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[78] Story's treatise on the same subject had as much or even greater influence in establishing and maintaining the system of equity jurisprudence.

What two men could do in expounding the law, making it intelligible and effective, and showing the strength and reasonableness of fundamental principles, in short, what could be done in fashioning the main lines of a growing jurisprudence for a rapidly growing country, these two men accomplished. The layman commonly thinks of the law as fixed, or as developing only by the addition of statutes passed by some legislative body, but the truth is that law grows, and the common law above all, as questions and problems arise; judges on the bench and writers of text-books who do more than merely chronicle decisions, have great opportunity to direct the law into new channels and to determine the course of its development. Such power and influence naturally belonged in unusual measure to Kent and Story, because of their learning, because they taught and wrote as well as gave opinions from the bench, and above all because the period in which they worked was a formative period in the early life of a nation, during which law, like everything else, had to find expression and formulation.

To the list of jurists deserving special mention must be added Henry Wheaton (1785-1848). His early important work was that of reporter of the Supreme Court; but in 1827 he was appointed charge d'affaires to Denmark, and a few years later minister to the court of Prussia. His diplomatic experience was doubtless of much service to him in his career as a publicist. In 1836 appeared the work by which he is chiefly known, the Elements of international law. It passed through various editions, was translated into foreign languages, and is justly considered one of the most valuable contributions to the science of international law made during the nineteenth century.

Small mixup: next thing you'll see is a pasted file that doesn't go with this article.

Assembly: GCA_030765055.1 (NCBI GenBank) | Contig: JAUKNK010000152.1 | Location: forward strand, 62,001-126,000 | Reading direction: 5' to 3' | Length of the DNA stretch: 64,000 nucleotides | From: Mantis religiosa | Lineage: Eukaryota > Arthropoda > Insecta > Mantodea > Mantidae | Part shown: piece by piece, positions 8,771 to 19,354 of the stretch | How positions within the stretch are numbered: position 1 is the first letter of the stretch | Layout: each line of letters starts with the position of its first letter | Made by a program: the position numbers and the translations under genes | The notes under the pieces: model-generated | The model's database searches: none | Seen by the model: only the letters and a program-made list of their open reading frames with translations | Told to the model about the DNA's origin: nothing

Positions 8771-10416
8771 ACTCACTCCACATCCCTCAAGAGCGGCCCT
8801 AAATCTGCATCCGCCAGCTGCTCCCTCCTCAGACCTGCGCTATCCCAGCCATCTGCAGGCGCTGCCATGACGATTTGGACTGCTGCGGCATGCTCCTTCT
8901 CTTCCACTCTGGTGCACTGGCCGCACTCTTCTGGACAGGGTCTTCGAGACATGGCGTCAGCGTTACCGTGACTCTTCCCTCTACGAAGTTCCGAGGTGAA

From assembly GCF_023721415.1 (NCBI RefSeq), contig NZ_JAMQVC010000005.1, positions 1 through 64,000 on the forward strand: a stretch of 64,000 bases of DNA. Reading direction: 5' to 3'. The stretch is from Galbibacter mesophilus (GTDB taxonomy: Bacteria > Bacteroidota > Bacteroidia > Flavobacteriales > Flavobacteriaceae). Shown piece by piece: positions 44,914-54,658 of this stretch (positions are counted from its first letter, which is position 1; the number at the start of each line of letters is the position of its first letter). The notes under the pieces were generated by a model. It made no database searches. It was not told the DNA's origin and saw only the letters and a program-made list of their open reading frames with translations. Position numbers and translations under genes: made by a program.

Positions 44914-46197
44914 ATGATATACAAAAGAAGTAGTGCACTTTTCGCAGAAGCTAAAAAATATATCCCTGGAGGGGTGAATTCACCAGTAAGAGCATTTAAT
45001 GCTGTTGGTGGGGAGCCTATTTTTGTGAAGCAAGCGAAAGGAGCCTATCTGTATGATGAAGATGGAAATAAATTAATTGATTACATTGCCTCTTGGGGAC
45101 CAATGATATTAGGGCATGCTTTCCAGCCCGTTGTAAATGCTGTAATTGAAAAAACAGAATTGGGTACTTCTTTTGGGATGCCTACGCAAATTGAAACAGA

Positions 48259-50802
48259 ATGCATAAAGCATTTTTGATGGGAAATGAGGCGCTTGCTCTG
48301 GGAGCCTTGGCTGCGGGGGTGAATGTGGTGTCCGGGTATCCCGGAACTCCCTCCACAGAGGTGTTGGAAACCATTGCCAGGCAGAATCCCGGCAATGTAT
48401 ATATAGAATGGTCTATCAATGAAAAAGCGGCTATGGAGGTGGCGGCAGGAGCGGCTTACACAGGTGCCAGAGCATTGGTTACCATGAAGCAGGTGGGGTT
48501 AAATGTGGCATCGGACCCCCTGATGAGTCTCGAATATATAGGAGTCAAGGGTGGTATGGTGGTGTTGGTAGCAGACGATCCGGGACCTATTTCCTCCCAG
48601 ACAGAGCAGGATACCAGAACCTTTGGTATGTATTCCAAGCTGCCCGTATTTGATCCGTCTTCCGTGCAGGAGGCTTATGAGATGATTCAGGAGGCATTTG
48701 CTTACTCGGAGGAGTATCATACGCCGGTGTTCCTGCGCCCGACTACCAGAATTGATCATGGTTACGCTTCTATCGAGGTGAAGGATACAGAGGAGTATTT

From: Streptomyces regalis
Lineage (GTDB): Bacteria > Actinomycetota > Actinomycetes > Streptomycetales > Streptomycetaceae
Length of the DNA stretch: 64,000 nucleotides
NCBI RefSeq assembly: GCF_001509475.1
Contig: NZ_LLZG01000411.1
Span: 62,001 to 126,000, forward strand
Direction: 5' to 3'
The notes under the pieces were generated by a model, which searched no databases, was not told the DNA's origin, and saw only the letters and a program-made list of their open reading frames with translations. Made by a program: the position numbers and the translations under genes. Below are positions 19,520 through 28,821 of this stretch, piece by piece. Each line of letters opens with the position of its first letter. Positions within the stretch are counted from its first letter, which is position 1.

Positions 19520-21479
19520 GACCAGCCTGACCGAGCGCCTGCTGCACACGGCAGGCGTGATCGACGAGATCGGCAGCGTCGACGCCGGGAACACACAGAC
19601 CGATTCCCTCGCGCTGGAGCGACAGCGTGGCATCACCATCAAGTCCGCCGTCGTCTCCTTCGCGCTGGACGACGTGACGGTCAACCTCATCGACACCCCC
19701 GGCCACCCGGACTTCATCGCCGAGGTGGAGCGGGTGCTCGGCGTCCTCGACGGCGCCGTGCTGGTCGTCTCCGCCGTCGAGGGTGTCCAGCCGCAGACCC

With the possible exception of Marshall and Webster,1 John C. Calhoun (1782-1850) was the most important statesman and writer on public affairs in the forty years preceding 1850. A South Carolinian, he belonged by birth, not to the lowland planter class, but to the men of the up-country. At an early day his father purchased a slave, not a usual possession for an up-country man, and when John Calhoun grew to manhood

1 For whom see Book II, Chap. XVI.

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